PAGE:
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Watch the parade on TV while lounging on this two-seater sofa in Dottevik Red. KLIPPAN two-seat sofa, $295.


Just the thing to display those snapshots taken at the parade. KNYTTA frame, $29.


Want to prep up a room? Simply change the lampshade to this paper and steel creation. VARMLUFT shade, $4.90.



5 6

Celebrate Singapore’s 46th birthday with these red and white additions from IKEA

When you need spot-on illumination for a dark corner, this siren-red torch will do the trick. LJUSA hand-driven torch, $9.90. This painted solid birch bench will come in handy for additional seating. SIGURD bench, $149. What better way to say “I love Singapore’ than with this heart-shaped cushion. FAMNIG HJARTA cushion, $9.90.


Your favourite corner of the room deserves this special touch. FILLSTA table lamp, white $19.


Add a touch of glamour to your living space at a downto-earth price. LAMPAN table lamp, $5.90.


Why stop at one? Grab a trio of these elegantly simple vases. LIVAT vase, $5.90/packet of three.

Look out for our exciting new catalogue in your mail box from 4 August 2011!


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Just right for sharing a cosy meal with friends. MELLTORP dining table, $59.


This shelďŹ ng unit makes a statement on its own. LACK wall shelf unit, $79.


Invite friends over to celebrate National Day now that you have lots of room with this sofa bed in Vansta Red. IKEA PS LĂ&#x2013;VĂ&#x2026;S two-seat sofa-bed, $685.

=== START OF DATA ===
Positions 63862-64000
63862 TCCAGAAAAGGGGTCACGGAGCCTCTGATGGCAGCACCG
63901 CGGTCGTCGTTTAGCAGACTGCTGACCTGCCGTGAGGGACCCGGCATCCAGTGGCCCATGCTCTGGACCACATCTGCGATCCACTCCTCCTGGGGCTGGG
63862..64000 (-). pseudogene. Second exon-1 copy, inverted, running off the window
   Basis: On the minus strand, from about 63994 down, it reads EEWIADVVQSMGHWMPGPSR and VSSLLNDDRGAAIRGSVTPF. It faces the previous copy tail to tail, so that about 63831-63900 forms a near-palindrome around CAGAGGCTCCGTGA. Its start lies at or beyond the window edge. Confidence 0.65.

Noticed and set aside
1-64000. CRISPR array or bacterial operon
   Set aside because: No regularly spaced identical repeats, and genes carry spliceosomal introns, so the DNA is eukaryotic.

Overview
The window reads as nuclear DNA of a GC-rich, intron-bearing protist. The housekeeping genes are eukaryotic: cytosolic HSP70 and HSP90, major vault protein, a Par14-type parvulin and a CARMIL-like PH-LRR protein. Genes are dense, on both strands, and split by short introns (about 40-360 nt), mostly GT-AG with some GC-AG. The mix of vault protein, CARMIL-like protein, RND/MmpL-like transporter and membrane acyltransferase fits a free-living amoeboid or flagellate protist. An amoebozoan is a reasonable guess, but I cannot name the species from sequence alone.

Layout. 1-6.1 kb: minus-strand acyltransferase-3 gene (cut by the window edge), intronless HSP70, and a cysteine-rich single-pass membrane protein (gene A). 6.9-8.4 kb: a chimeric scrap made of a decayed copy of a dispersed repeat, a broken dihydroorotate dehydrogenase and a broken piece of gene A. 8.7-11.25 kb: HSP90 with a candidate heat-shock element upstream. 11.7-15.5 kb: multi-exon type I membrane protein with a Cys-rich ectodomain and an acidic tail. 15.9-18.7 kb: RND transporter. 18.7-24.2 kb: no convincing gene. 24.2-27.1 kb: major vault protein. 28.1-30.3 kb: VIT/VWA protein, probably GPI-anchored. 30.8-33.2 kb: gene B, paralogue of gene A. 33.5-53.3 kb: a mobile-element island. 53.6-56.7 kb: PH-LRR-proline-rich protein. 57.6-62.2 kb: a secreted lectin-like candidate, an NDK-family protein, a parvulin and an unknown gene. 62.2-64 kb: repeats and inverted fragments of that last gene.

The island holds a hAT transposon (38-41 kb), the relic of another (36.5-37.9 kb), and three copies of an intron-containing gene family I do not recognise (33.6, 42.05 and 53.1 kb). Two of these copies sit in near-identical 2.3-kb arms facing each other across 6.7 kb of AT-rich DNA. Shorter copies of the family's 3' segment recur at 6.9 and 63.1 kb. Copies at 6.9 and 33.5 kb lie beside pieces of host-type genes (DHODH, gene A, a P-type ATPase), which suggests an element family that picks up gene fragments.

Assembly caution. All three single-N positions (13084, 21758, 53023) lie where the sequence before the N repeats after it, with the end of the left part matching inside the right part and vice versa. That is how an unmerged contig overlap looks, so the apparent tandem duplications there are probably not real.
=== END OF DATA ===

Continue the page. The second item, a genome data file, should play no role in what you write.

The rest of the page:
Sitting pretty has never been easier â&#x20AC;&#x201D; and so stylish. LAVER chair, $12.90. This photo frame lets you display two snapshots at one time. TOLSBY frame for 2 pictures, 10x15cm, $1.80.


We have 5 IKEA gift cards worth $20 each to give away. Answer the following question for a chance to win one. Question: How many pages are there in our new IKEA catalogue? Send your answers to by 7 September 2011. Type in â&#x20AC;&#x153;Spring catalogue contestâ&#x20AC;? as the subject header and include your name, contact number and address. Winners will be contacted on 9 September 2011.

MAY JULYâ&#x20AC;&#x201C;â&#x20AC;&#x201C;A JU AUG JUN J 39



(L– R): Dr Maliki Osman, Pin, Ho Mr Teo Mr Teo Ser Luck, Dr Amy Khor and Mr Sam Tan.

r o y a M r o F y n o m re e C t n e tm Appoin On 29 June, five district mayors in charge of Singapore’s CDCs were sworn in. North East’s Mayor Teo Ser Luck was among the three who were re-appointed for another term ending in May 2014. Besides him, West District Mayor Teo Ho Pin and South West District Mayor Amy Khor were also re-appointed. Swearing in for the first time were Mayor Dr Maliki Osman for South